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How many unique images are mathematically possible given the perceptive ability of the human eye?

  • This is a bit broad subject, i have about 100,000 pages worth of course material in my bookshelf about this subject. – joojaa Mar 1 '15 at 9:55
  • Fix the image size to 512x512 pixels, and assume full 24-bit color. Each pixel can have 2²⁴ colors - how many images is that? Is the question, "Can one discern between a single white pixel on (100,100) and (100,101) on an entire black image"? – usr2564301 Mar 1 '15 at 16:58
  • @Dom The question applies to security and image-recognition based certification along with anti-phishing schemes. Also image/video compression strategies. – stechray Mar 1 '15 at 20:22
  • @Jongware In that case there are 16777216^262144 distinct images. The question is more general than that: If we put every combination of two images side-by-side, what percentage of those images would we recognize as duplicates, even though they are not? – stechray Mar 1 '15 at 20:36
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    I'm voting to close this question as off-topic because it's not a graphic design question. – DA01 Mar 2 '15 at 4:04
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If you have a combination lock like this

you have 4 spaces (r) and 10 possible options on each of those spaces (n). The formula to get this is called a permutation with repetition, in this case nr

104=10,000

Let's say we have a big 4k monitor 4096x2160 displaying 24bit images.

(16,777,216)8,847,360

Let's say the total number of rods is 110,000,000 but some people say that the human eye cannot distinguish more than 30-40 shades of gray, so this would be:

(50)110,000,000 for black and white images.

and (100,000,000) 6,400,000 for colour images. (100 shades of r, g, b, and 6,400,000 cones.)

I'm not an anathomist, so I don't know if all the cells are taking into account when seeing an image, or details like that. But you can do your own math with the medical references you choose.

Another method would be taking into account the angular resolution of the human vision and what is the neccesary coverage angle to see all the presented image as an environmental surrounding, density, psychology, etc.

I'm sure the images are less than those numbers because when you see a face with 1 pixel variation, it is the same face.

When people see pictures of similar photos of persons of a race different from their own or that they are not used to it is hard to distinguish from one to another.

Some references

  • 50 shades of grey, huh? – Hanna Mar 3 '15 at 15:53
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    I could not find a better reference. – Rafael Mar 3 '15 at 18:10
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Your question is unanswerable, other than a vague "extremely large number".

Defining "uniquely discernable" is not possible. If I show you an all-black 512x512 image, how much white do I need to add until 10 people say "it's different"? If I use Lena instead, and shift the feathers from purple to bluish-purple, where is the change line? If it's a gamma change will viewers see it as the same image?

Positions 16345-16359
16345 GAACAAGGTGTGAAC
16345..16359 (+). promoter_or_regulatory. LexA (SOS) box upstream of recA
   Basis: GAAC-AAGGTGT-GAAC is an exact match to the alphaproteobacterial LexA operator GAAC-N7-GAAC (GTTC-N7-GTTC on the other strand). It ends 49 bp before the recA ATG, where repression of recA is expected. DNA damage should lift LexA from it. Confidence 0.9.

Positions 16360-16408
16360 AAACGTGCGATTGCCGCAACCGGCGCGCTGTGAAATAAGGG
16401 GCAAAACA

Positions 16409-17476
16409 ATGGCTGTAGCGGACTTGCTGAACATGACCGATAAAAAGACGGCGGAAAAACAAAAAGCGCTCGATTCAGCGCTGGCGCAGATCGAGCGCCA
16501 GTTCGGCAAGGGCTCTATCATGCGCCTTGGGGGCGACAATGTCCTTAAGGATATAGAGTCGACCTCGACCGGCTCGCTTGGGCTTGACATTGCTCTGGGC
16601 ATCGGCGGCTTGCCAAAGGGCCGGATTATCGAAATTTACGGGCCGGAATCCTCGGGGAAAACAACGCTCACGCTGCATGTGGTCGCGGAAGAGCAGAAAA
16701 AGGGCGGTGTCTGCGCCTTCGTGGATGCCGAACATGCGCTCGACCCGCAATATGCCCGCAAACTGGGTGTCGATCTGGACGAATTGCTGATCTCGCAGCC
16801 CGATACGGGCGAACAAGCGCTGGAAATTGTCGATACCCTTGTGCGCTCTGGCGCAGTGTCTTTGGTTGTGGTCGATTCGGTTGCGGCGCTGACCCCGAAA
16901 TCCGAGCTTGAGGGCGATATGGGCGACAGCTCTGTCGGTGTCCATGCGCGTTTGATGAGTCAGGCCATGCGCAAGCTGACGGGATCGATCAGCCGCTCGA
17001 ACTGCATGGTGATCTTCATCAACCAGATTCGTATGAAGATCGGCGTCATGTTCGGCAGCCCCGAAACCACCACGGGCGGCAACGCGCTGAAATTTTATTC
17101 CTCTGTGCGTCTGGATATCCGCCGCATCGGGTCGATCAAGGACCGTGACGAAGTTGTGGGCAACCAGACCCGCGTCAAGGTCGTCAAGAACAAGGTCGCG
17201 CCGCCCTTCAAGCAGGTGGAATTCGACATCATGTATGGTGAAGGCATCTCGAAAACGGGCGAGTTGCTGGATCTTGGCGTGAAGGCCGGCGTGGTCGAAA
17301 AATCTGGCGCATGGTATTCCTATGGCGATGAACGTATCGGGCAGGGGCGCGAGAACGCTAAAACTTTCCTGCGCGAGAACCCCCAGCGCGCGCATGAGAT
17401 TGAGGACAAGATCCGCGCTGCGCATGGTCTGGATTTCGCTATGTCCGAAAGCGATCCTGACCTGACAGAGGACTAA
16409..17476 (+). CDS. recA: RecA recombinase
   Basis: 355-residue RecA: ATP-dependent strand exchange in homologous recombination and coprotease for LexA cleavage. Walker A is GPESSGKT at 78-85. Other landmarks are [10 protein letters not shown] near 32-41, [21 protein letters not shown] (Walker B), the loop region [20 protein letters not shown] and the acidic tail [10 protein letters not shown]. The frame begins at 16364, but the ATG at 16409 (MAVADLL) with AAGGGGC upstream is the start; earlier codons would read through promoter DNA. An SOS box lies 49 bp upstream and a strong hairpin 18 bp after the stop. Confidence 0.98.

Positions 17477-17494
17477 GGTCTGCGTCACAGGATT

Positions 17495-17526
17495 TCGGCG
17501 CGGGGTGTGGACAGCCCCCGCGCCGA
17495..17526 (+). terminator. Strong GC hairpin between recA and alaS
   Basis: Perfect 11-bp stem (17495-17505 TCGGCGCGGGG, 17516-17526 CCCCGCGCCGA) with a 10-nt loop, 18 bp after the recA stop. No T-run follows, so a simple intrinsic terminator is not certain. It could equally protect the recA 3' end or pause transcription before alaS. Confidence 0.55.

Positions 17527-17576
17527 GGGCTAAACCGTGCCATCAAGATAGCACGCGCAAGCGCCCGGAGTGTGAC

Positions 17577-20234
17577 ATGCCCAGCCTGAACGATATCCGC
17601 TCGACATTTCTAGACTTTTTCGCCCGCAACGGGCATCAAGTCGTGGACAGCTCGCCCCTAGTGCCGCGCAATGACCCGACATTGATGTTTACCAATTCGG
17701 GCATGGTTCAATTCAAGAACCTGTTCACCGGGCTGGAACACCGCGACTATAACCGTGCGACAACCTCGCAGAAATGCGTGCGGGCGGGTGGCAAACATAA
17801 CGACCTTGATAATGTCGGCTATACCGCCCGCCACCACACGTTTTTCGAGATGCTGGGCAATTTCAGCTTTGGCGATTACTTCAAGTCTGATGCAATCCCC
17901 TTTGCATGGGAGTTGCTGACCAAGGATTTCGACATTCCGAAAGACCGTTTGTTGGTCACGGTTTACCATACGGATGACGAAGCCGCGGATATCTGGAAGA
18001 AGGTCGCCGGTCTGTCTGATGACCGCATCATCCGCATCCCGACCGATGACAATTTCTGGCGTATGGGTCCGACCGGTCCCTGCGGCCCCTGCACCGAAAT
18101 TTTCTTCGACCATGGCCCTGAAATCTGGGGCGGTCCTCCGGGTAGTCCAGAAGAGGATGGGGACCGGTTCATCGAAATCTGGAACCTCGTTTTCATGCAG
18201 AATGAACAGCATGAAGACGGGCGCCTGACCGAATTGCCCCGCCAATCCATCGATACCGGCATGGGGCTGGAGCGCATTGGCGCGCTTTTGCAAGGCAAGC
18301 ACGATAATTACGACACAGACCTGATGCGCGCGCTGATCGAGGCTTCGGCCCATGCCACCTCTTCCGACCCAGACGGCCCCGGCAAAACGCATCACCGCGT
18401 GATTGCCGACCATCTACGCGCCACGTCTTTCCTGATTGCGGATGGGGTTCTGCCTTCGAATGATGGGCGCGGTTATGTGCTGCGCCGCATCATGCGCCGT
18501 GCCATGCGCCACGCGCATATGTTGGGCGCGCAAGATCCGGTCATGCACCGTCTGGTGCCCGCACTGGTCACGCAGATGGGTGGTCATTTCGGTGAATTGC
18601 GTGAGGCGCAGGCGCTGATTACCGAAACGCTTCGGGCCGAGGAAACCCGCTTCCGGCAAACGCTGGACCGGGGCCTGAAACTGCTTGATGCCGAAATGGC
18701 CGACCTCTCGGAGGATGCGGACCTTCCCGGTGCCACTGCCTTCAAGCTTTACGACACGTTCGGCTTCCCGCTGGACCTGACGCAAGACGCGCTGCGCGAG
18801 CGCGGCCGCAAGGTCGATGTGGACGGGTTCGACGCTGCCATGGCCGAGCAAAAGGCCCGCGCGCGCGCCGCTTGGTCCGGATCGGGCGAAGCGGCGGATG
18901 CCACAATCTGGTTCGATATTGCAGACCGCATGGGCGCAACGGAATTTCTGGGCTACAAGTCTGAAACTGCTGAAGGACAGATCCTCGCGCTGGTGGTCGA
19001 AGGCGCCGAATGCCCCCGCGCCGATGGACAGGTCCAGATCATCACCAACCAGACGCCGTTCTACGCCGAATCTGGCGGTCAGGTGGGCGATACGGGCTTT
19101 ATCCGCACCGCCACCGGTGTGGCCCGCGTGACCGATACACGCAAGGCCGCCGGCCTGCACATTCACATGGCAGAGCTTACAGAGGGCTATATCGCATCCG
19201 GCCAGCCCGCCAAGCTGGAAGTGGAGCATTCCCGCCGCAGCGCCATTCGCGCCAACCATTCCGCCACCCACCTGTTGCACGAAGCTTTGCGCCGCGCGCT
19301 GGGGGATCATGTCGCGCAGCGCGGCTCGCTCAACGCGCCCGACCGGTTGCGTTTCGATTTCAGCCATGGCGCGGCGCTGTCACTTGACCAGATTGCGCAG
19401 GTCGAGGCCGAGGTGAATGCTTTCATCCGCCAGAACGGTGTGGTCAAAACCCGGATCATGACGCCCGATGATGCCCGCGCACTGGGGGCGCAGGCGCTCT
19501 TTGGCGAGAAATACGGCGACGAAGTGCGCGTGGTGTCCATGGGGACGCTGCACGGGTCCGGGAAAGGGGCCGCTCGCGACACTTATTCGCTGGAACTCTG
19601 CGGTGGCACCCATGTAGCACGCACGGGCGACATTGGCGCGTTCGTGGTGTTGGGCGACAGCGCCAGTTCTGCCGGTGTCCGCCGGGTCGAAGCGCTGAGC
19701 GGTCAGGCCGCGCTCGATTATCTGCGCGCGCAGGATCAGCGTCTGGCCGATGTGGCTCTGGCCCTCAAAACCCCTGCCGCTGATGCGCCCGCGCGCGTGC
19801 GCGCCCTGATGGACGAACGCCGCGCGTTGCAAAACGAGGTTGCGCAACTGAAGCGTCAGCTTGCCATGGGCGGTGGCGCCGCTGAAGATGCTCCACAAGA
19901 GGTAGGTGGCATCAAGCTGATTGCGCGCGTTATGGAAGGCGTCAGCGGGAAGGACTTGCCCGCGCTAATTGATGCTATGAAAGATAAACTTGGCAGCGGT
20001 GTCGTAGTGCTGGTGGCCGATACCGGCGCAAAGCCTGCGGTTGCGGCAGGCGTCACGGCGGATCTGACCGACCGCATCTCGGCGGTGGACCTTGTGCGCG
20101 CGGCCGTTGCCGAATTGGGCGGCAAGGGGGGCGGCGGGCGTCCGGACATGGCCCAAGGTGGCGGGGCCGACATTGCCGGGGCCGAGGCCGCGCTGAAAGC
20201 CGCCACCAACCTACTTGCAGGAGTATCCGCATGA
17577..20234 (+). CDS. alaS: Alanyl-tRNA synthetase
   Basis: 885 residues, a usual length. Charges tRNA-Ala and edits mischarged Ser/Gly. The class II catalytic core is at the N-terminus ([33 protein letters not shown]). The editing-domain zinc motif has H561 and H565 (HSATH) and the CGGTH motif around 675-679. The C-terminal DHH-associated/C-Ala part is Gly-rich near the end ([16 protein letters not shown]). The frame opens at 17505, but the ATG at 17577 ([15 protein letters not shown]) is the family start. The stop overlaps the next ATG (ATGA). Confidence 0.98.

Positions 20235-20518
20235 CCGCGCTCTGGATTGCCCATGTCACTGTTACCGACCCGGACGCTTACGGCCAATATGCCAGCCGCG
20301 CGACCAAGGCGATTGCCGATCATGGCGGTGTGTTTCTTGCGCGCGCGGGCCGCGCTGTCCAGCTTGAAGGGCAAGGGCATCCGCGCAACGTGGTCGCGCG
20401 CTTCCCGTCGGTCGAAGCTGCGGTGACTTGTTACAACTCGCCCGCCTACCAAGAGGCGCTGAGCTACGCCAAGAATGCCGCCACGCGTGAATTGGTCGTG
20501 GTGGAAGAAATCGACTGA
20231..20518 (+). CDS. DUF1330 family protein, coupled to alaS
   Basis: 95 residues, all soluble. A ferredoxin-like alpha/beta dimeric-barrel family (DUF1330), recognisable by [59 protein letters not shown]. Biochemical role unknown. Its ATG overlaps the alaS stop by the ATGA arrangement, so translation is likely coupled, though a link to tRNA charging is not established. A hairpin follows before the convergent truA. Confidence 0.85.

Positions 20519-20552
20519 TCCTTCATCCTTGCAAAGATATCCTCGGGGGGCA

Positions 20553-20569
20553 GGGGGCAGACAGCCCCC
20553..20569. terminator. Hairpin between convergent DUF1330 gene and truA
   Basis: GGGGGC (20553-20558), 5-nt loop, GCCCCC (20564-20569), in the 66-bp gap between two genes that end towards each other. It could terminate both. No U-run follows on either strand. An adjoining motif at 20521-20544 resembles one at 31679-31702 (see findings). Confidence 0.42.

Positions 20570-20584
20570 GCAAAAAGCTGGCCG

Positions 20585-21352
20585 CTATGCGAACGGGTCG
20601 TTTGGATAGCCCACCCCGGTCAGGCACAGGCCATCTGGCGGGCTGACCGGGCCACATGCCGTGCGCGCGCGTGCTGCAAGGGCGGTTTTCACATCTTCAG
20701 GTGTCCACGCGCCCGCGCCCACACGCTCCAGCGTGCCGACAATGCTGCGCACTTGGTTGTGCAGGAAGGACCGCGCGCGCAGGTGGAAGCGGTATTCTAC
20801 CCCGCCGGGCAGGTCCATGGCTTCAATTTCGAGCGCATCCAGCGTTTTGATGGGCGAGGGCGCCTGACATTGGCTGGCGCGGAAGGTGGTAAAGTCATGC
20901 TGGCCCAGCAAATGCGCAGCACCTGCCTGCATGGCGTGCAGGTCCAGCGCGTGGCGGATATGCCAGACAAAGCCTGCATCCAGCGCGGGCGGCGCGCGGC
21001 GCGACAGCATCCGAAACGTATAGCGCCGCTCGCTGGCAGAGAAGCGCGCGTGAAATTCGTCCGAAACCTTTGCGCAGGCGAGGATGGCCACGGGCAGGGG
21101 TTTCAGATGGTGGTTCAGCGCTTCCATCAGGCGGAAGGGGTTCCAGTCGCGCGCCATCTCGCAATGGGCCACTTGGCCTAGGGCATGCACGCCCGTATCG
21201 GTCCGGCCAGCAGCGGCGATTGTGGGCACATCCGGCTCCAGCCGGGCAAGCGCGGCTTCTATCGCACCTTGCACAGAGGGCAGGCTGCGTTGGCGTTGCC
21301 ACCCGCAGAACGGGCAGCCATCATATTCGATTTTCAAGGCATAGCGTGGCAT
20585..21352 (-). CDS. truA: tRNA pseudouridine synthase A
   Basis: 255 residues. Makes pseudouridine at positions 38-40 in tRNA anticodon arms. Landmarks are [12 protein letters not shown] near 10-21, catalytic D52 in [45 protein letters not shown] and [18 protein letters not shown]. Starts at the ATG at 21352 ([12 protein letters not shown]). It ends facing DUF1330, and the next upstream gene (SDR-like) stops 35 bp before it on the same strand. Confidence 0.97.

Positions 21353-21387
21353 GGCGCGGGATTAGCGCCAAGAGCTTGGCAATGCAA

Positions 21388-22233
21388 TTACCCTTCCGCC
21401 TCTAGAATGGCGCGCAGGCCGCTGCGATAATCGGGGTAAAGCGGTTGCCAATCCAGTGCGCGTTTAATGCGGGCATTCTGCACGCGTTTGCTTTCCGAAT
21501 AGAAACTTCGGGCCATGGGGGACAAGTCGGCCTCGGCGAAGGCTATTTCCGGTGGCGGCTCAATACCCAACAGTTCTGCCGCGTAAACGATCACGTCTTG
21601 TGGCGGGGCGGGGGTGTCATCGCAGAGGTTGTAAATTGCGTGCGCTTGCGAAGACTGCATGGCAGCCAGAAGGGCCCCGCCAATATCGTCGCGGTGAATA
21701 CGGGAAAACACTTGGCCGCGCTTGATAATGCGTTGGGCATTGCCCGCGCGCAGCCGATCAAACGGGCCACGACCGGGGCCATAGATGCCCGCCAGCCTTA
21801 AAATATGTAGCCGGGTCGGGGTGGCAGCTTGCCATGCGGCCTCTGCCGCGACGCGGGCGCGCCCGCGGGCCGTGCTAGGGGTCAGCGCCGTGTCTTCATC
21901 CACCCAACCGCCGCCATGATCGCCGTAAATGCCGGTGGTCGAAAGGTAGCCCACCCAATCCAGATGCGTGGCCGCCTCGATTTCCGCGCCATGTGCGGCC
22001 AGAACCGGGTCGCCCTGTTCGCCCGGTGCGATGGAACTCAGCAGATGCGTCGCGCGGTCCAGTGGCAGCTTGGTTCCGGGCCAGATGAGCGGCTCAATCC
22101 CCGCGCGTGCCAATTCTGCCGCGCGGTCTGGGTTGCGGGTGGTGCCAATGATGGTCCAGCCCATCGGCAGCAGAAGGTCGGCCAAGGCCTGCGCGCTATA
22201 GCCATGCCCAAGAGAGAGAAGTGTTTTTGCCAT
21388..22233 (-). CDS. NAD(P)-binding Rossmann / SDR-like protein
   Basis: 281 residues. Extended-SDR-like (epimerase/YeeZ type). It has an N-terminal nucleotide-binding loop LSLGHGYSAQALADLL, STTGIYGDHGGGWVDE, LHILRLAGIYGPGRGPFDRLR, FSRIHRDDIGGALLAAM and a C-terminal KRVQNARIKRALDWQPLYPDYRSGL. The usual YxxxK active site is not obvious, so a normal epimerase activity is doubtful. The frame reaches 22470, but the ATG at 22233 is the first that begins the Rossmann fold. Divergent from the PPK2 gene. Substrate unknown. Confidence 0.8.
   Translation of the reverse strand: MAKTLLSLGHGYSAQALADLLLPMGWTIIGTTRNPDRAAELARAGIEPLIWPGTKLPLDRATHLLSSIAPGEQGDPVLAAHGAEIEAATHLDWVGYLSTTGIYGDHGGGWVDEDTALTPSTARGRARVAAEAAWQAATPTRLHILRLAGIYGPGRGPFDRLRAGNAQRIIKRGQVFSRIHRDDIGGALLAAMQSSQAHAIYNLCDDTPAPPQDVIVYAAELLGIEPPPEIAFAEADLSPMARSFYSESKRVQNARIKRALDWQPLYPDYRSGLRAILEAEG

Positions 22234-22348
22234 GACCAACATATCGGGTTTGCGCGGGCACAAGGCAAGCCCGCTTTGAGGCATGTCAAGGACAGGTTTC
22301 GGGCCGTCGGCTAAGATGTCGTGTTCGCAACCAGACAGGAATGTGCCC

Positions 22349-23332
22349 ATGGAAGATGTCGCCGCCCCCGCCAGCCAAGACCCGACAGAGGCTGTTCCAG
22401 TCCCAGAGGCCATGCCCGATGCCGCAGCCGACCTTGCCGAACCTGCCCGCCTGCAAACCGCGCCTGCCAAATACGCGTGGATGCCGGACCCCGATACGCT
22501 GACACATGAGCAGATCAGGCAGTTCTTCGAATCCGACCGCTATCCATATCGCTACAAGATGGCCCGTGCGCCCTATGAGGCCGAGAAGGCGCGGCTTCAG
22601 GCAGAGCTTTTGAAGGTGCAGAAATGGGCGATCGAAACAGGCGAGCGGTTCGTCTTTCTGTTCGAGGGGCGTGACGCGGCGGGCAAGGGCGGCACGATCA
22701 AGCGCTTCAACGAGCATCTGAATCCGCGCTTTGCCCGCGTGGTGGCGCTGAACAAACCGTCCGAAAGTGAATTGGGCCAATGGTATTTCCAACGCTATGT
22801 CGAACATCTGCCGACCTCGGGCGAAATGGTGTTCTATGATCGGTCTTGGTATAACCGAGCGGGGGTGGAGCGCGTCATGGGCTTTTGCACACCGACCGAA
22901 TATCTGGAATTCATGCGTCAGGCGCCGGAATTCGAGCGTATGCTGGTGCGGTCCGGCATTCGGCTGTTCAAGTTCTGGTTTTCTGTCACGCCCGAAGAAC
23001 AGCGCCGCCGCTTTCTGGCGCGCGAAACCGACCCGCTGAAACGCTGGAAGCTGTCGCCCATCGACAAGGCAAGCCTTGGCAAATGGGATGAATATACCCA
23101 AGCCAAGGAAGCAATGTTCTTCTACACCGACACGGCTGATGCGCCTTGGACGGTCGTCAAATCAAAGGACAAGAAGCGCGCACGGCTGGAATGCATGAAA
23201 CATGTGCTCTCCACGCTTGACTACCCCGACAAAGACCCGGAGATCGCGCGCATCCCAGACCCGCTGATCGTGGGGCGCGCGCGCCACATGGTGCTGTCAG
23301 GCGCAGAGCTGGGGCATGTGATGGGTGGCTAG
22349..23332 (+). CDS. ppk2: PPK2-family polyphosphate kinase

If I start with black and raise the luminance over an hour the threshold of "different" will be much higher than if 2 images are side-by-side.

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    Claims question is unanswerable -> answers it... – Zach Saucier Mar 1 '15 at 1:08
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    @ZachSaucier I wouldn’t say “answers it”, but “defines why it isn’t easy to answer”. I’m with Peter on this. It’s not really something that I think anyone here will be able to answer accurately. – Marc Edwards Mar 1 '15 at 9:35
  • Its not unanswerable, the answer is just very long. Cognitive science knows quite a lot about the actual subject. – joojaa Mar 1 '15 at 9:54
  • If you do the infinite-monkeys image model, you will eventually get one where Lena's hat is 1 degree straighter. Is that image "different"? – peter Mar 3 '15 at 23:46
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The human sensory system is a bit complicated to summarize in a Q&A format. But here goes:

First you have to realize that there's quite a lot of variation in humans. Hell some people can actually see four colors (see this, for a light explanation), while others only one or two. So to answer the question properly you would have to define what is a human you want to mathematically model.

Second human senses are relative to change. This means essentially that sometimes humans can sense a change while sometimes not. The sensory apparatus is also prone to interpretation error. A good example is the blue or white dress, discussion.

Third human eyes and optic are extremely sophisticated information processing units (yes that's right processing starts immediately on the retina). So while you could say that the human can discern a bit over 300 PPI* that's not exactly a true measure of the sensitivity. Because human eye has cell groupings that sense straight lines so the kind of matrix grid we use is sometimes seen even if it over exceeds our resolution target.

Once you can answer these and many more questions your ready to answer your question. Some estimates exist, but in general this is a topic that's worth a PHD or two.

* somebody had a great answer with exact breakdown of ranges, dpi and human vusal resolution on GD.SE can you find it?

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